Today we celebrate the birthday of the Church on the feast of Pentecost. After Jesus’ ascension, the apostles, along with Mary and a few others, went to the upper room to pray and wait for the spirit that Jesus had promised to send. After the ninth day, the Holy Spirit descended upon the apostles, enabling them to speak different languages and evangelize so they could accomplish the mission of making disciples of all people, as Jesus had commanded them. The body of Christ on earth was born and, ever since, has been animated by the Holy Spirit. Today, each of us is also a member of the body of Christ and we continue to be animated by that same Holy Spirit.
Take a moment to think about the apostles gathered in the upper room. They were all different. They all had different professions, upbringings, gifts, opinions, deficiencies, and depth of faith (recall Thomas needing to see to believe). They were a diverse group of men. When the Holy Spirit descended upon them, it did not make them all the same in order for them to carry out their goal, rather it united them in carrying out that goal. They all received the same gifts – piety, understanding, fortitude, fear of the Lord, wisdom, counsel, and knowledge – but they were meant to used by each individual apostle in a way unique to him. In other words, each one, with all of his own unique attributes, worked with the Holy Spirit to carry out God’s salvific work. The Holy Spirit did not take away any of their individuality, but instead, it became the thread that held them all together as the unitive force of Christianity.
After the Apostles, with each passing century, the body of Christ continued to grow. Christians throughout history have all been the individual members of the body, each in their uniqueness. Think about your favorite saints. Recall the time period in which they lived and the challenges of the world they had to face. No two stories are the same, but the Spirit that unites them and the gifts He brings to them, remain unchanging. What we can see in the stories of the great saints is how each of them responded to the Holy Spirit in his or her own special way, allowing Him to move them to action in the Church’s mission of saving souls. St. Thérèse of Lisieux exhibited extreme piety in her pursuit to love Jesus in every small way she could. Saints Augustine and Thomas Aquinas were men of great wisdom and knowledge of the world, who left behind great works for us to read in order that we, too, may grow in our own knowledge of God. St. Gianna Beretta Molla was a great example of fortitude, as she endured great illness to preserve the life of her unborn child, always giving glory to God through her suffering. These examples illustrate the diversity of the members of the body of Christ, while also showing their unity in the Holy Spirit that animated them in their holy work.
Now, all of us are here today as members of the body of Christ with our own individual uniqueness, yet still united through the same Holy Spirit. We each received the gifts of the Holy Spirit when we received the Sacraments of Baptism and Confirmation and we are called to respond to those gifts by allowing them to animate our intentions and actions. These gifts are the types of gifts that are meant to be shared by giving the gift of ourselves to others. You have something inside of you that, with the cooperation of the Holy Spirit, can help those around you get to heaven, but only you have it. Consider each of the seven gifts you received at your confirmation and think of the specific ways you have responded to and seen those gifts at work in your life, specifically with regard to how they have helped you in the work of evangelizing others. Like the apostles, have you responded to the Holy Spirit’s descent upon you by taking it out into the world, or have you remained locked in the upper room, afraid to come out? Have you found yourself fortified by the Holy Spirit, like the saints, to face whatever challenges come toward you in doing the work God is calling you to do in this world?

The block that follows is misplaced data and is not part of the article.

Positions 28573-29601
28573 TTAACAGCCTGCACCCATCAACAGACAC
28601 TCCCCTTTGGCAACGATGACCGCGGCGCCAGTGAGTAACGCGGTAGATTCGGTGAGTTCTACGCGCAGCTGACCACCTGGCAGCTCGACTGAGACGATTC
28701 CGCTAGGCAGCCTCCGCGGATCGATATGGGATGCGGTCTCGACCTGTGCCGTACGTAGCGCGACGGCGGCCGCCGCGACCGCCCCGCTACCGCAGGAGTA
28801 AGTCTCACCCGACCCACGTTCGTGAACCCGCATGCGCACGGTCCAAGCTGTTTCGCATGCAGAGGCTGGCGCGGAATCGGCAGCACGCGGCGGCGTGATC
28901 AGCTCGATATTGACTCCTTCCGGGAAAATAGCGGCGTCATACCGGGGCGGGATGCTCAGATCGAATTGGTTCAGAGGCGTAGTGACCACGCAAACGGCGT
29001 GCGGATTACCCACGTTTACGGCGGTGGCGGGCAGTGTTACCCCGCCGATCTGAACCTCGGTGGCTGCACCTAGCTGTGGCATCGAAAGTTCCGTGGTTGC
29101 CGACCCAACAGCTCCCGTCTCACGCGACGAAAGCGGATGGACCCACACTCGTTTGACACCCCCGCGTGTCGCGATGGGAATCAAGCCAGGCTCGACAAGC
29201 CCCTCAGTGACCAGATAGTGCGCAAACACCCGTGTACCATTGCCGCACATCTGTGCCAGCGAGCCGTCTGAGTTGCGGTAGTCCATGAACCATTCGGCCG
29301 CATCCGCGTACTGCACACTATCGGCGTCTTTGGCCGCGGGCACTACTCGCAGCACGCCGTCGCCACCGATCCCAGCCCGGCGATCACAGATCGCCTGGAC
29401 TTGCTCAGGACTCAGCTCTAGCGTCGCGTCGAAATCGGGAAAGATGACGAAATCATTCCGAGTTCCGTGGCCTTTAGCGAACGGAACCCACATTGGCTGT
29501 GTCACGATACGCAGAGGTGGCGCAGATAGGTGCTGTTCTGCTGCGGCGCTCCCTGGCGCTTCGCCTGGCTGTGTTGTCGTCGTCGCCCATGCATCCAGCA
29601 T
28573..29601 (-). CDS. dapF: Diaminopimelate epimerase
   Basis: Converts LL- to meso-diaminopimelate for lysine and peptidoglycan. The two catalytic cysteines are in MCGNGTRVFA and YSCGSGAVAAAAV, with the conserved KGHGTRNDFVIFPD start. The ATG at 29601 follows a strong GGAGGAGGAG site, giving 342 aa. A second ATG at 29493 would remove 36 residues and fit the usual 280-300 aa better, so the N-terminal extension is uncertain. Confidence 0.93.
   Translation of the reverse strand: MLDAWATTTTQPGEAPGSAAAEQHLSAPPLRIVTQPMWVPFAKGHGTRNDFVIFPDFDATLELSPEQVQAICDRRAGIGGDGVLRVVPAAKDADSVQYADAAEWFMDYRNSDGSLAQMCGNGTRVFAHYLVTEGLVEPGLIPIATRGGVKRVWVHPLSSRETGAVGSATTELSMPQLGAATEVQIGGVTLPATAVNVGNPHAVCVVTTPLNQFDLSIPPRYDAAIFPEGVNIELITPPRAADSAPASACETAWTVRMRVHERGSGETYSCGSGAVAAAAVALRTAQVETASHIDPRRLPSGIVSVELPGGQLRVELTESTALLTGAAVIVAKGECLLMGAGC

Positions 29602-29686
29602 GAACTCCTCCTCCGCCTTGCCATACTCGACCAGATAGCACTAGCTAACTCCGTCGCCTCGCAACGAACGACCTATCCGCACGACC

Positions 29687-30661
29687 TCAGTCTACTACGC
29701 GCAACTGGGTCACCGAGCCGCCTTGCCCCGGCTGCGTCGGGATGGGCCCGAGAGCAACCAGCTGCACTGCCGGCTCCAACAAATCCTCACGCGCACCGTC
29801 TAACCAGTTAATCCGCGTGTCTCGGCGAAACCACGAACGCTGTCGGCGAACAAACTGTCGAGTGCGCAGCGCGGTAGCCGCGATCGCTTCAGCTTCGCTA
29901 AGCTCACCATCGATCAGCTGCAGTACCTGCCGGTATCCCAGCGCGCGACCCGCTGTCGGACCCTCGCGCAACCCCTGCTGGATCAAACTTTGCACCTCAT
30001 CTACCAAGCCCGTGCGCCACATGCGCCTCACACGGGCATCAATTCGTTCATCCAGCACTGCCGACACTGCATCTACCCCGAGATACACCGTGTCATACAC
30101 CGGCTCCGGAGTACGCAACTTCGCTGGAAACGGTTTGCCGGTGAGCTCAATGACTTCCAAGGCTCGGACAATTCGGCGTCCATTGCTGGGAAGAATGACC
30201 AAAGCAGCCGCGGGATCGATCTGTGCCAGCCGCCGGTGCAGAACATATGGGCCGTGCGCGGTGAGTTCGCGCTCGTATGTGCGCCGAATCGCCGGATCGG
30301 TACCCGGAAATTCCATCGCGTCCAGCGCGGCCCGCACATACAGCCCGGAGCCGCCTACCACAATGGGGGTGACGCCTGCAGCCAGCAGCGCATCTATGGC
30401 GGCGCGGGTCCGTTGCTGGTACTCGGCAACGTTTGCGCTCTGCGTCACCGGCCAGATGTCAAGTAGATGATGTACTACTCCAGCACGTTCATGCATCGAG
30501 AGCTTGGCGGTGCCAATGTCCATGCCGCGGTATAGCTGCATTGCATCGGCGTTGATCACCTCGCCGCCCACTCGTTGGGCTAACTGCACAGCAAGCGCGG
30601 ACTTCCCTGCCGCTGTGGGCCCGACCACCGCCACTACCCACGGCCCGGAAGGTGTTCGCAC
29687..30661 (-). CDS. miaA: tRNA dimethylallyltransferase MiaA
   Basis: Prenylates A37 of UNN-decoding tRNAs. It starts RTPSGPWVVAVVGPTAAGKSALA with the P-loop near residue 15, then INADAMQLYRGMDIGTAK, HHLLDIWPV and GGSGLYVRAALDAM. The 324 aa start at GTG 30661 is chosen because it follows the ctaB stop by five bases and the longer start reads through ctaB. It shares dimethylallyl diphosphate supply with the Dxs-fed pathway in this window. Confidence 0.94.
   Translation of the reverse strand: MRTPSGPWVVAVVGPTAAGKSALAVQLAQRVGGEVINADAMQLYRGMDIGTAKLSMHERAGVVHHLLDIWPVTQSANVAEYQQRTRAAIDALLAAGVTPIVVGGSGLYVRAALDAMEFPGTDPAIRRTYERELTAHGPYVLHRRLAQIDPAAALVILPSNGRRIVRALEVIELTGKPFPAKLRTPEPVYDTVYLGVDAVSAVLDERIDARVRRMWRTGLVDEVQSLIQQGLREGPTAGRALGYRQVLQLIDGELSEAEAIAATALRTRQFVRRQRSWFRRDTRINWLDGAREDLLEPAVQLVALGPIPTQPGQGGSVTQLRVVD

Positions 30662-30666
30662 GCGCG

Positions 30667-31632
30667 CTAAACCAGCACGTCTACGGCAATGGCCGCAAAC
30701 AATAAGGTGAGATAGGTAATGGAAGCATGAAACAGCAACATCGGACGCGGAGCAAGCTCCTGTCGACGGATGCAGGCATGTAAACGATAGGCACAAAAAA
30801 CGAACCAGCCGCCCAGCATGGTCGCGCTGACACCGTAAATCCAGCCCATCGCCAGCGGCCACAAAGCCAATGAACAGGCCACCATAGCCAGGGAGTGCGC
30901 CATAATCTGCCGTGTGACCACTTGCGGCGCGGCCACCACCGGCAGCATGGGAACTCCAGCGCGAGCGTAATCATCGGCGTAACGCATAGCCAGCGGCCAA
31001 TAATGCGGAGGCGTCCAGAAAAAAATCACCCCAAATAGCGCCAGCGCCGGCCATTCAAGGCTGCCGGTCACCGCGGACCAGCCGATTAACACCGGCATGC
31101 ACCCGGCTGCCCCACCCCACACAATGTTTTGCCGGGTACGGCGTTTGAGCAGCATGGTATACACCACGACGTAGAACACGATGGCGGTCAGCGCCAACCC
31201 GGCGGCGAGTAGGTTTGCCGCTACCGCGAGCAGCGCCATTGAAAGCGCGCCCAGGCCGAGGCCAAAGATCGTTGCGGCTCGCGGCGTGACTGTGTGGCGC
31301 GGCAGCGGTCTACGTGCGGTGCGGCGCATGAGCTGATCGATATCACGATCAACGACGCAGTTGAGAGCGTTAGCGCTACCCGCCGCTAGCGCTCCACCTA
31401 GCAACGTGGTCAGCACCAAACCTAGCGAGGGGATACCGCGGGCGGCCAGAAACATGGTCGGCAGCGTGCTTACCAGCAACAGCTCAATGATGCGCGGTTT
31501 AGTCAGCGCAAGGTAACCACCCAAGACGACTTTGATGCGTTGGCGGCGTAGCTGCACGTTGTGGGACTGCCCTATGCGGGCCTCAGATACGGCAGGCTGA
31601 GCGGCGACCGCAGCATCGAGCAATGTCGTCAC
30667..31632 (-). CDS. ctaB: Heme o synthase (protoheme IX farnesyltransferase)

Finally, if the Holy Spirit unites us as a very diverse group of people, then we are all brothers and sisters in the unity of the Holy Spirit. All Christians, whether living or dead, are forever bound together through the spirit that animates us. You are united to the apostles, and your favorite saint, just as much as you are to your family members, living or deceased, and will remain so throughout eternity, which is such a great gift to us who are created for community and love. However, the harder part about this gift is that we are also united by the Spirit to even those with whom we disagree or dislike. Sometimes Satan tries to use our diversity to divide us, but the Holy Spirit’s unitive action is certainly stronger, if we allow it. Therefore, when we look at those people with whom we struggle the most, we should not just look at their humanity, but at the Holy Spirit that dwells within them, making that person your brother or sister in Christ. Encourage your heart to be open to the Holy Spirit’s work inside of you and your dealings with that person. Always call upon the Holy Spirit for help and guidance because there is nothing more He would love to do than help you help others get to heaven.